Christie has unveiled its latest electronics platform – Christie TruLife – with a proprietary, 1.2 Gigapixel per second, floating point architecture. Christie TruLife electronics forms the basis for the latest generation of projectors capable of delivering ultra high resolution, high frame rate video with unprecedented image fidelity (e.g. 4K resolution image processing at 60 fps and beyond). The current standard digital interfaces such as DVI have a bandwidth of 165 MHz.
Anchored by a high-performance electronics engine that leverages the latest in field-programmable gate array (FPGA) integrated circuits (ICs), the platform is capable of supporting a video-processing pipeline of up to 1.2 Gigapixels per second (GPix/s). Christie projectors based on the new electronics platform will use this high capacity image-processing power to deliver immersive, hyper-realistic video experiences.
“Traditional design cycles and the limitations of off-the-shelf video processing ICs were hindering our ability to solve video-processing problems. This was in turn holding back the expression of our customers’ collective imaginations for realizing lifelike, ultra-realistic, immersive environments through video displays,” said Jennifer Smith, vice president of Global Engineering at Christie. “By breaking from the pack with our own custom designs, we were able to build a high-performance video pipeline and computational blocks that deliver high-fidelity images.”
The first expression of the Christie TruLife electronics architecture will be debuted at the National Association of Broadcasters (NAB) show April 6-11 in Las Vegas.
Many industries can benefit from this original video-processing electronics architecture, with cases in point including those end users creating theme-park attractions, visualization “power walls” and flight simulation environments. Christie TruLife electronics will underpin these applications providing customers with realistic experiences, alleviating the image blurring and motion sickness that may accompany these environments.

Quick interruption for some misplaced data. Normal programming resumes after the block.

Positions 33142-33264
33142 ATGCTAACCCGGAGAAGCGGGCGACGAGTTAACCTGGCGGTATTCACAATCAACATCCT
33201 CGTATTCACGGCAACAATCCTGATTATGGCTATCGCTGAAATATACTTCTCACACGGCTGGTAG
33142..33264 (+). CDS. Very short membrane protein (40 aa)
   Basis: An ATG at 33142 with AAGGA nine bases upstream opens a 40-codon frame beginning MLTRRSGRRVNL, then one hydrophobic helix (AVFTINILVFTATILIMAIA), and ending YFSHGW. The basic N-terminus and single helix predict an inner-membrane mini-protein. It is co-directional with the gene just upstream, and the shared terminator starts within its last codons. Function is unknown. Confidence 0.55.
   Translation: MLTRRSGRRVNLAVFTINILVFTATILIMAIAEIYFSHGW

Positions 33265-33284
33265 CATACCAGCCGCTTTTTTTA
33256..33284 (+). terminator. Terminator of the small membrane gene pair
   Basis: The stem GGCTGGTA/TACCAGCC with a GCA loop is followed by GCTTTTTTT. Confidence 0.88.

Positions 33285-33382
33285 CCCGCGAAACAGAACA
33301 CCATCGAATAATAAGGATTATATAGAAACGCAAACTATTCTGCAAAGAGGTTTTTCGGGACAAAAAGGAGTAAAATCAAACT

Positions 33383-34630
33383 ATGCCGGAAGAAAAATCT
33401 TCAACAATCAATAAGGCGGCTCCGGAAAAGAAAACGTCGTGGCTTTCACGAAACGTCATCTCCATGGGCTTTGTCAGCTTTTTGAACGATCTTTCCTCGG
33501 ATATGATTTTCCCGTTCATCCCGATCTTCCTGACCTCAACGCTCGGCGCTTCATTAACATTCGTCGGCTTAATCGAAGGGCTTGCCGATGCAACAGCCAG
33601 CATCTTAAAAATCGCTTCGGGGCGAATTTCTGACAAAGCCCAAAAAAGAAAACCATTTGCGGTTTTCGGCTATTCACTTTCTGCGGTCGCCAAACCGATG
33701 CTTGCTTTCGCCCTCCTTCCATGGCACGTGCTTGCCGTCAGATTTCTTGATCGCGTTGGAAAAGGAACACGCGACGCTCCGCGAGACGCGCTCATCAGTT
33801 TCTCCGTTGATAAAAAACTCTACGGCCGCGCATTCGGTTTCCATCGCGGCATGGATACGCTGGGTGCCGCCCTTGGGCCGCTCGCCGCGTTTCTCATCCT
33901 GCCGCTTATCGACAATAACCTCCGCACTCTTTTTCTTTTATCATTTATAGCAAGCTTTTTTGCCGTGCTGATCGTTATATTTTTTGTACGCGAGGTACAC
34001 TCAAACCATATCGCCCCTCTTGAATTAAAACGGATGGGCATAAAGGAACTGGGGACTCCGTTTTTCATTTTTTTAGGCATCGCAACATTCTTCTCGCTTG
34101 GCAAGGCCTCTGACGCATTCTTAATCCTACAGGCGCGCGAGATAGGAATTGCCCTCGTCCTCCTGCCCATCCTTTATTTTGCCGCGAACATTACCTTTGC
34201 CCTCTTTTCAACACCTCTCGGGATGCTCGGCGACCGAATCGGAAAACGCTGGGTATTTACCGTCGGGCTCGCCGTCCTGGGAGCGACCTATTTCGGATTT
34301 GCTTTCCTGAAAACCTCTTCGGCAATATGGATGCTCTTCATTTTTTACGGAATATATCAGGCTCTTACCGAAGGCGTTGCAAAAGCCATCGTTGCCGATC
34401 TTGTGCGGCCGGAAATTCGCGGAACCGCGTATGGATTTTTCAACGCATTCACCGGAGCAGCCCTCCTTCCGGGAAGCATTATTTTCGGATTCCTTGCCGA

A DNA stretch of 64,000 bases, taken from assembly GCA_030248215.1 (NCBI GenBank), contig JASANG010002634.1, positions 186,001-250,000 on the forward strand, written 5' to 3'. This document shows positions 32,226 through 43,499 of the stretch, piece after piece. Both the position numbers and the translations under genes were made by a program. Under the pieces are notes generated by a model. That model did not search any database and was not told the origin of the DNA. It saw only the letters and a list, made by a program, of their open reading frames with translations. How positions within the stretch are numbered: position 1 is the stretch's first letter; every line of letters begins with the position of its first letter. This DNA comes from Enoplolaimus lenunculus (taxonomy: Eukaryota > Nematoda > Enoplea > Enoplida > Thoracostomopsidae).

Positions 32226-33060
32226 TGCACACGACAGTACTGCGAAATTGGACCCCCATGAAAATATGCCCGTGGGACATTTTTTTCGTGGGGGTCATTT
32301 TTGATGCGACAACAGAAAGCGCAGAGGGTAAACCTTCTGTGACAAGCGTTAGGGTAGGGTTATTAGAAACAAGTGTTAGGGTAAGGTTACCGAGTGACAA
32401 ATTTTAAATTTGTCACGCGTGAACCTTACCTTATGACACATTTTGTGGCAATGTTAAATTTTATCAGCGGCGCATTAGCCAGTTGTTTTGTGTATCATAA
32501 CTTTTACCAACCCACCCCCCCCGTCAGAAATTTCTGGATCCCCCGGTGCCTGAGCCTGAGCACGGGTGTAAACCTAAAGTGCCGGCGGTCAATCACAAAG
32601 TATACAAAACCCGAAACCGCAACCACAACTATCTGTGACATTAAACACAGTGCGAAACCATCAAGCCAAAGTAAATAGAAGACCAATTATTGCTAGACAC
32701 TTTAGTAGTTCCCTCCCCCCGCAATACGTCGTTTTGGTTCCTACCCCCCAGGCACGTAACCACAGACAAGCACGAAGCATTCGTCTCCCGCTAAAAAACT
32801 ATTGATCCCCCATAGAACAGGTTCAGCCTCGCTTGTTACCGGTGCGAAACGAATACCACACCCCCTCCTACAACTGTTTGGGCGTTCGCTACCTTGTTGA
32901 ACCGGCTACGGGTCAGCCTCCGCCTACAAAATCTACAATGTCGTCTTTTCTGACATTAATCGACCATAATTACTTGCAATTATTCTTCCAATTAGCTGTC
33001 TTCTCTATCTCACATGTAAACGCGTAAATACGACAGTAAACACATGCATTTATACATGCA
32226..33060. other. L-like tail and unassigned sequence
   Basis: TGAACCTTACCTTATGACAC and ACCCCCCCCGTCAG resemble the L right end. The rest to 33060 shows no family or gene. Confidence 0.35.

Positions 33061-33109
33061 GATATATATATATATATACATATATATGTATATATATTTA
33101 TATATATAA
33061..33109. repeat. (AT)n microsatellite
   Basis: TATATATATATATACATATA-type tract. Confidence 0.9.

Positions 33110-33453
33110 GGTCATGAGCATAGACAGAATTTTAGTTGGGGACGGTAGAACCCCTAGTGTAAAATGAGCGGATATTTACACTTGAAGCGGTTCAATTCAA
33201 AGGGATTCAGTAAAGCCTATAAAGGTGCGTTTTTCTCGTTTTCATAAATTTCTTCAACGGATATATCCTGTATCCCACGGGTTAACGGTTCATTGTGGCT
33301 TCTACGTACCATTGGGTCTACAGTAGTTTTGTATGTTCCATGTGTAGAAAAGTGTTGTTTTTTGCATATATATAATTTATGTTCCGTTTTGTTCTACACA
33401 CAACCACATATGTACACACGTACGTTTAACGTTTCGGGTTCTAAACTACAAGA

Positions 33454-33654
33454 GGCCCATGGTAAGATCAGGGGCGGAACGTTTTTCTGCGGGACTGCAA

Taking a common measurement of video-processing power – the speed or rate with which video data is processed, typically measured in Gigapixels per second (GPix/s) – the Christie platform scales to reach 1.2 GPix/s, which is nearly 10x faster than standard high-def projection and 4x faster than typical 3D projection.
Launching throughout 2013, Christie projectors featuring TruLife will enable 4K2K, Ultra-HD/Quad-HD resolutions today at 60 fps, and will have the capability to support higher resolutions and higher frame rates.
“When increasing the resolution, one simultaneously needs a higher frame rate for the images and increased dynamic range, to make the experience more lifelike. We achieved this by designing a new floating-point processing engine within the platform, which affords an equivalent of 25 bits of fixed point processing as compared to the 8 to 10 bits of processing found in today’s standard projectors. We linked our floating point processing modules with the latest in ultra high speed serial communication links, called ‘SerDes’ and fast access memory blocks,” said Jeevan Vivegananthan, director of product development, Christie Business Products.
“The increased dynamic range offered by the floating point engine of Christie TruLife will be appreciated by those, such as automobile designers, who want to render the highest fidelity images with very smooth, deep and rich color transitions,” added Vivegananthan.
Christie’s new electronics platform will also facilitate the creation of new user experiences, automated setup, increased connectivity and “smart” control features enabling collaborative, augmented reality and projection mapping applications.
Christie is showcasing some of its newest technologies, including new projectors based on the Christie TruLife electronics platform, at the National Association of Broadcasters (NAB) show April 6-11; see Booth SL 2609.